He also said they did not record any of the statements. How convenient .
February 24, 1989
Committee Chairman Claiborne Pell (D., R.I.) asked Pickering why he decided as ambassador to El Salvador to pass on to Lt. Col. Oliver L. North information that ultimately led to a secret donation of more than $1 million in military equipment and supplies for the Nicaraguan contras.
Pickering insisted that he “saw no money exchanged” but acknowledged that he provided North, then a National Security Council aide in Washington, with a note and an “oral message” from an unidentified individual about the military assistance. At the time, the Boland amendment prohibited the United States from supplying any kind of military aid to the rebels fighting the leftist government of Nicaragua.
Pickering said that he had some “reservations” about being the carrier for such a message but that he did not consider it a violation of the Boland amendment.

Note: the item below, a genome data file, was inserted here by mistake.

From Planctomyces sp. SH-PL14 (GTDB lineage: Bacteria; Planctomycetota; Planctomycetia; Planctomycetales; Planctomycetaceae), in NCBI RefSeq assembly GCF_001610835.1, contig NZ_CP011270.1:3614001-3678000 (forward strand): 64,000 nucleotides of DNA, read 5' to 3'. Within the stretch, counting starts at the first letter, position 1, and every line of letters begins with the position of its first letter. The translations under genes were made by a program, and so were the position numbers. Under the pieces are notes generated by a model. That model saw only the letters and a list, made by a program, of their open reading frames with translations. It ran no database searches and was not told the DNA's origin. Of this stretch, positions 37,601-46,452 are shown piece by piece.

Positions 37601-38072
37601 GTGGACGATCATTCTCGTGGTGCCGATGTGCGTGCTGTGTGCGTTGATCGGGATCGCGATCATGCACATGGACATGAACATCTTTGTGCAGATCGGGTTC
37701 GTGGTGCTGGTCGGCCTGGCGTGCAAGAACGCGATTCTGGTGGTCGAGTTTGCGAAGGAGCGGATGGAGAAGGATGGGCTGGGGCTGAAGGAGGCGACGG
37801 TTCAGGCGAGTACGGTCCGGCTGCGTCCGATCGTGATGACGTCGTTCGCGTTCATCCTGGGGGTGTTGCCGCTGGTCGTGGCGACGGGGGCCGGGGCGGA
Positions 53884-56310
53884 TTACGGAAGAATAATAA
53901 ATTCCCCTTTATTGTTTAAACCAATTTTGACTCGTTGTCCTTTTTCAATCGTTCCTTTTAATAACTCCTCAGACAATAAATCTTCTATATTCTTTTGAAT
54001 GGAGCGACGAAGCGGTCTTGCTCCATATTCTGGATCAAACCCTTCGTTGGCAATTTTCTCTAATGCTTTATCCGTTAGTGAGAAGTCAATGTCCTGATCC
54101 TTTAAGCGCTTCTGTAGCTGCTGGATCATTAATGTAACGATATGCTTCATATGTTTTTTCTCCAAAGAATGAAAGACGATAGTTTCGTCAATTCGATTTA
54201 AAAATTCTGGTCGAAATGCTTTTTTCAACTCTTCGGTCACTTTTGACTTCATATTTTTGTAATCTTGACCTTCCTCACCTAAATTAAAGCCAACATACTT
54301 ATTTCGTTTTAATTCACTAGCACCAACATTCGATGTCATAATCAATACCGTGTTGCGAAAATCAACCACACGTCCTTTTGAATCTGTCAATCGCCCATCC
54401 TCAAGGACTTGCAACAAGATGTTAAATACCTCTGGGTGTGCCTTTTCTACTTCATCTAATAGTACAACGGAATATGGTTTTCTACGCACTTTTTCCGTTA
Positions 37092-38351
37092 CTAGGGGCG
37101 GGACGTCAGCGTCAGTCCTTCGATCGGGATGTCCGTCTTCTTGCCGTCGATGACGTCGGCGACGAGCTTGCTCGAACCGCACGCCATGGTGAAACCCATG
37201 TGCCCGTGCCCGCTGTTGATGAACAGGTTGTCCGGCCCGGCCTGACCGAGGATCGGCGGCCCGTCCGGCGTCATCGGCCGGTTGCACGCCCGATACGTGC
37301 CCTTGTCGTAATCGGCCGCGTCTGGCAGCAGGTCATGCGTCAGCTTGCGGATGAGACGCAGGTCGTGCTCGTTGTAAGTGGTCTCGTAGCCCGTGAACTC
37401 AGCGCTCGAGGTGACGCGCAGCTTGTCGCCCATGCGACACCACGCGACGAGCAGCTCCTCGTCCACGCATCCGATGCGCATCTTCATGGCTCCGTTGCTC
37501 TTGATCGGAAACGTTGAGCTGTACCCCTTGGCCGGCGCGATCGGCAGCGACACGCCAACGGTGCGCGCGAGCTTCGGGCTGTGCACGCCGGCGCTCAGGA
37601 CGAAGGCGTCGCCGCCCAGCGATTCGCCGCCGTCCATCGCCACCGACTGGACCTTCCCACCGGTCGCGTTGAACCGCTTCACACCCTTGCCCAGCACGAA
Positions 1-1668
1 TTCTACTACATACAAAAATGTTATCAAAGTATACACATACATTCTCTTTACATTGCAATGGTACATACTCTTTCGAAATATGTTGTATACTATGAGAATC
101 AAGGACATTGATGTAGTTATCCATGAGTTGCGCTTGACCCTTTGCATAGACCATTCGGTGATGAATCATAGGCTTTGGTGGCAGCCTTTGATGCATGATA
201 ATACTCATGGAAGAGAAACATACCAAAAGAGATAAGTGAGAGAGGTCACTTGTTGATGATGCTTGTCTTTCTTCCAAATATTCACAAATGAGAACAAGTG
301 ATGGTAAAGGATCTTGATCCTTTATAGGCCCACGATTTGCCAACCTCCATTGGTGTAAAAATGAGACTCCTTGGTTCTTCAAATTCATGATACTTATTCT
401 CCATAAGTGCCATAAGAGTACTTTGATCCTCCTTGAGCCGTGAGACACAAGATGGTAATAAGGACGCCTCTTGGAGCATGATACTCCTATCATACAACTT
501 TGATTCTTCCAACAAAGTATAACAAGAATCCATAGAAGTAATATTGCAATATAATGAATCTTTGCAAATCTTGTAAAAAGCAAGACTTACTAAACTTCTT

“I made the decision this was a suitable way to pass it (the arms information),” the 57-year-old diplomat said.
In 1987, Pickering told congressional committees investigating the Iran- contra affair that the note contained a list of weapons and military supplies being offered by a private group of Nicaraguan exiles and other contra supporters.
Pickering said yesterday that he gave the information to North instead of passing it through regular State Department channels because of its sensitive nature.